Published in the Times of India
The Bhartiya Janta Party has announced that it will embark on a “jail bharo” andolan to protest the “loot and plunder” under the UPA Government. The Bharatiya Janata Yuva Morcha (BJYM), the youth wing of the BJP protested outside the Prime Minister’s residence demanding his resignation. The BJYM chief Anurag Thakur and the BJP’s Delhi unit chief, Vijay Goel led the protest. This protest is but a continuation of the BJP’s unremitting demand for the resignations of the Prime Minister and the former Law and Rail Ministers – a demand which washed out almost the entire second half of the Budget session. By repeatedly marginalizing the Parliament and adopting the politics of protest, the BJP is removing any distinction between it, the principal opposition party and a bunch of unruly disgruntled protesters on the streets of Delhi.
Certainly the BJP presents no alternative to Congress. It has cynically disrupted the Parliament, holding up debate and passage of important legislations for the mindless demand of the resignations of the Prime Minister, and two Cabinet Ministers. The former Rail Minister is mired in classic rent-seeking corruption of modest scale and while he can probably be held individually accountable, this issue is in no way of such paramount importance as to trump all other business. In the instance of the CBI report being vetted by the Law Minister and Joint Secretaries of the PMO and Coal Ministry, it is no one’s case (including the BJP) that this illegality was an end in itself. The demand for the Law Minister’s resignation was then at best a red herring. Moreover, if as the BJP has repeatedly held that the various Ministers, including the PM, are mere puppets and act at the behest of the Congress “High Command”, then the resignations of individual ministers have no meaning as long as the party remains in power. In fact, given that the BJP narrative for Coal-gate explicitly blames the “High Command” including for the allocation of coal mines, the obsessive demand for resignations of these three individuals makes little sense and was at best an opportunistic ploy to disrupt the Parliament.
As a responsible opposition party, BJP should have used the Parliamentary forum to put the government in dock and demand accountability. It could also have used the Budget session to press for institutional reform and free the CBI from political control. In February, just three months ago, the BJP was attacking the government for not being serious in giving the CBI autonomy under the Lokpal Bill. However when the opportunity presented itself in the form of CBI Director’s affidavit in the Supreme Court, it completely abdicated its responsibility as the principal opposition party to press again for freeing the CBI from Government control. There is consensus that defining the administrative structure of a police agency is really is the job of the Legislature and the Supreme Court is being forced into judicial activism due to a recalcitrant Executive – a detailed discussion would have provided the Supreme Court bench indication of the legislature’s views and general consensus. Instead the BJP chose to disrupt the Parliament. Again. Obviously, the BJP leaders were motivated by their own hopes of being part of the ruling coalition soon enough, and thus did not want to let go of this valuable political tool to control opposition and allies alike.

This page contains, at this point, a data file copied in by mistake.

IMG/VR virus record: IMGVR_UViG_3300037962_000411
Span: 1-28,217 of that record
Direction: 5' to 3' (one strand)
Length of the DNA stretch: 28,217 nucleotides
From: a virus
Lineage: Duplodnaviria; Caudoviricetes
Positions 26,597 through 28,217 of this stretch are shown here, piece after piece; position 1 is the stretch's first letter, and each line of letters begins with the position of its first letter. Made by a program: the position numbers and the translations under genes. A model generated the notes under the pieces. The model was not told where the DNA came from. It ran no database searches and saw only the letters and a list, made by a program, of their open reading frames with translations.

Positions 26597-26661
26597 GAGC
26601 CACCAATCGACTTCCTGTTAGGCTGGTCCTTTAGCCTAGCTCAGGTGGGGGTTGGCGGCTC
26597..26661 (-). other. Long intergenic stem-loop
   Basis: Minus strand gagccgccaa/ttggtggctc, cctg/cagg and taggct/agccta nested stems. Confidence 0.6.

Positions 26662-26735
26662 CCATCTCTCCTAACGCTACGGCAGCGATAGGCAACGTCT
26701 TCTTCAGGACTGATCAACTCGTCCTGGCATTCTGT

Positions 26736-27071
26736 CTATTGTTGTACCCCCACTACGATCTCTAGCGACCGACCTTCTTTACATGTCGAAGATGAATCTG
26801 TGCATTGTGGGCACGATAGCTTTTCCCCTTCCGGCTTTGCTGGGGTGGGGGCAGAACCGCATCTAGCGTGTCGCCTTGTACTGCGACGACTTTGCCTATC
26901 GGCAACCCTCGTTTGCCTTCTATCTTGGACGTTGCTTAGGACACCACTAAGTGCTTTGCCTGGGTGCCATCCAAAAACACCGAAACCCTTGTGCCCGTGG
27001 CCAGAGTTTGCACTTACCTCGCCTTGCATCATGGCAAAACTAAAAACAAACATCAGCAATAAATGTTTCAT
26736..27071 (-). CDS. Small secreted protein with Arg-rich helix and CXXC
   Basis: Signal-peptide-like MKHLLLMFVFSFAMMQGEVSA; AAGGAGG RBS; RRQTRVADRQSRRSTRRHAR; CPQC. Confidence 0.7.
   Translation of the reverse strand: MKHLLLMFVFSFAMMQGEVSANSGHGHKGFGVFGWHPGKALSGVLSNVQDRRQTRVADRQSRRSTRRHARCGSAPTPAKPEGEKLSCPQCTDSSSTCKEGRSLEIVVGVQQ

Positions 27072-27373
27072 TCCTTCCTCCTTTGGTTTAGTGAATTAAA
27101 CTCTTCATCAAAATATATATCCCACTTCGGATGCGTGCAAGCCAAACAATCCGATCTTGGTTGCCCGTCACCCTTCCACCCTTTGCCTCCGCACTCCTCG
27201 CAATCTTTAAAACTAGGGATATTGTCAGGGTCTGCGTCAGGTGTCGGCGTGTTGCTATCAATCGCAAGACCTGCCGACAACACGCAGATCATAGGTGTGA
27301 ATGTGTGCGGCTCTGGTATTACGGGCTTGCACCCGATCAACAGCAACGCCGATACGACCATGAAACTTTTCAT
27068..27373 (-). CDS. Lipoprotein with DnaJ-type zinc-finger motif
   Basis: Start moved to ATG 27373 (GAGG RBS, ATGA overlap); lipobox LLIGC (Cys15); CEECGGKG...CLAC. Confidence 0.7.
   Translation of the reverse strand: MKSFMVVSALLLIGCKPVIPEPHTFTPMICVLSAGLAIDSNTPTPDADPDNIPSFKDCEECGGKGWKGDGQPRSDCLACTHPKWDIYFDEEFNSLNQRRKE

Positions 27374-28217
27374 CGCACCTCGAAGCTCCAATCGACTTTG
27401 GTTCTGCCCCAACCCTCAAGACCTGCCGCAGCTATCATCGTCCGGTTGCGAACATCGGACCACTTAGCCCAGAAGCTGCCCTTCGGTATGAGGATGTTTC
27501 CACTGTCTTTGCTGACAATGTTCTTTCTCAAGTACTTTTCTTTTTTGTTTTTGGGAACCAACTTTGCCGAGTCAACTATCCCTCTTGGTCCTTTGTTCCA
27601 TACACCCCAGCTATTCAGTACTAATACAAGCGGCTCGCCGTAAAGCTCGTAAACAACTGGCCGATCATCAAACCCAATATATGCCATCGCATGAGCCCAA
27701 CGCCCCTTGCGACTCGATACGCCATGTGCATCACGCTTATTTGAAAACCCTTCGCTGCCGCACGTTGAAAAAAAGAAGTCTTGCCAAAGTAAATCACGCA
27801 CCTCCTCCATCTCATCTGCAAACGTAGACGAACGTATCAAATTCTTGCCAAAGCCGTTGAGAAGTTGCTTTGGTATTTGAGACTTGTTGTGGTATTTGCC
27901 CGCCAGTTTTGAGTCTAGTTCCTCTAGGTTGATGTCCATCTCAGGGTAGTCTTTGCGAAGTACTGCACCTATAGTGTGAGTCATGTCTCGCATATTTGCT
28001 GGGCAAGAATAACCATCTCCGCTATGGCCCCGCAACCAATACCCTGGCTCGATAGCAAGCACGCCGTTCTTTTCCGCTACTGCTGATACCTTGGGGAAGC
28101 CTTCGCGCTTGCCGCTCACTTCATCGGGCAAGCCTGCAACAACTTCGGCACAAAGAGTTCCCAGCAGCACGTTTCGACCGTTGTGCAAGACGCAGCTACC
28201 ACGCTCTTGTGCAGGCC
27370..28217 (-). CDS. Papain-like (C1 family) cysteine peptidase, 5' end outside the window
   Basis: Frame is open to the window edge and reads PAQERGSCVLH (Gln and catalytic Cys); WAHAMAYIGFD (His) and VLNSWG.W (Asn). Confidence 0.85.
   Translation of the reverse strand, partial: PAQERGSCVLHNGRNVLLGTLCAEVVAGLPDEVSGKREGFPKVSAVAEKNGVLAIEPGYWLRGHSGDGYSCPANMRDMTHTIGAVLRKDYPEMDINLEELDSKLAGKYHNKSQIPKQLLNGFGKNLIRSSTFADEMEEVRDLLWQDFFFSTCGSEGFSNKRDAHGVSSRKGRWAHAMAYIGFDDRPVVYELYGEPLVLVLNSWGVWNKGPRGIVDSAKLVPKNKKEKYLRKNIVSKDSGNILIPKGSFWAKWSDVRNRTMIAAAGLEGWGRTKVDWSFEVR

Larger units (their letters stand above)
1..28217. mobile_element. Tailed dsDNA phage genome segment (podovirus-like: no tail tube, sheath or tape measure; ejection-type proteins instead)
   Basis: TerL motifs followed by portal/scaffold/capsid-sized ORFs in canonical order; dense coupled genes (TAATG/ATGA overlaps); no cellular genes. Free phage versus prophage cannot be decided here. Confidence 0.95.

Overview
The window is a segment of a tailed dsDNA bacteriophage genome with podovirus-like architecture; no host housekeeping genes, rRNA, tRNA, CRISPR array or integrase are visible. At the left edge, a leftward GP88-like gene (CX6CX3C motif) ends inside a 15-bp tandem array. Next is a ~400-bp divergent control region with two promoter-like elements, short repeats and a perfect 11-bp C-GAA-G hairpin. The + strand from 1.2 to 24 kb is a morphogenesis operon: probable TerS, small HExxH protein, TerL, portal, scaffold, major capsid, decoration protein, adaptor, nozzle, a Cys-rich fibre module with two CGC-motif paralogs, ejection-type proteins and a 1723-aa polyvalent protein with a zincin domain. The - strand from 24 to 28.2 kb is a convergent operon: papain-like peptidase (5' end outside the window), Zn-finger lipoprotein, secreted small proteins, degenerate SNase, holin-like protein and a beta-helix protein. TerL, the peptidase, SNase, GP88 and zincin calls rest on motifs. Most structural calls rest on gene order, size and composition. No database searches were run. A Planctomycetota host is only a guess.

The BJP has repeatedly flayed the UPA calling it a minority government, forecasting its fall before the end of its term. It has also repeatedly asked for the Prime Minister’s resignation arguing that he has “lost confidence”. However while it has disrupted the Parliament bringing Parliamentary democracy to a virtual standstill, it has not moved a no confidence motion knowing that it does not have the requisite numbers. It has instead accused the government of using the CBI to coerce the SP and BSP to support it from outside. The CBI affidavit to the Supreme Court along with a publicly assertive CBI Director changed these political equations by considerably constraining the Government’s actions. Yet little changed in the BJP’s approach from then and now.
One reason for the BJP’s prevarication is the fact that its own leadership question is not settled. Narendra Modi’s third time reelection in Gujarat and projection as the messiah of governance has catapulted him onto the national scene; however his larger acceptability remains in question not just within the NDA alliance but also voters outside of the Hindu-Hindi belt. This uncertainty keeps the leadership question alive, and provides incentive for the BJP to keep the government in a state of limbo, unable to govern. However with its increasingly destructive approach towards Parliamentary democracy, another question now becoming pertinent is how long before the people get fatigued of the BJP – just like they did with the repeated agitations led by Anna Hazare.
The electorate in Karnataka threw out BJP to give the beleaguered Congress an absolute majority after 14 years. Congress leaders exulted (without a trace of irony) that this was the electorate punishing the BJP for its corruption and inability to govern. In this the BJP can seek solace that the anti-incumbency spawned by massive corruption and misgovernance which defeated it at the state level may well give it the bigger prize in the Parliamentary elections come 2014 (or earlier). These elections it seems, are to be lost, not won. Unfortunately for the people, elections have become a tool not to extract accountability but only to recycle power between the ruling party and the opposition without any real political alternative.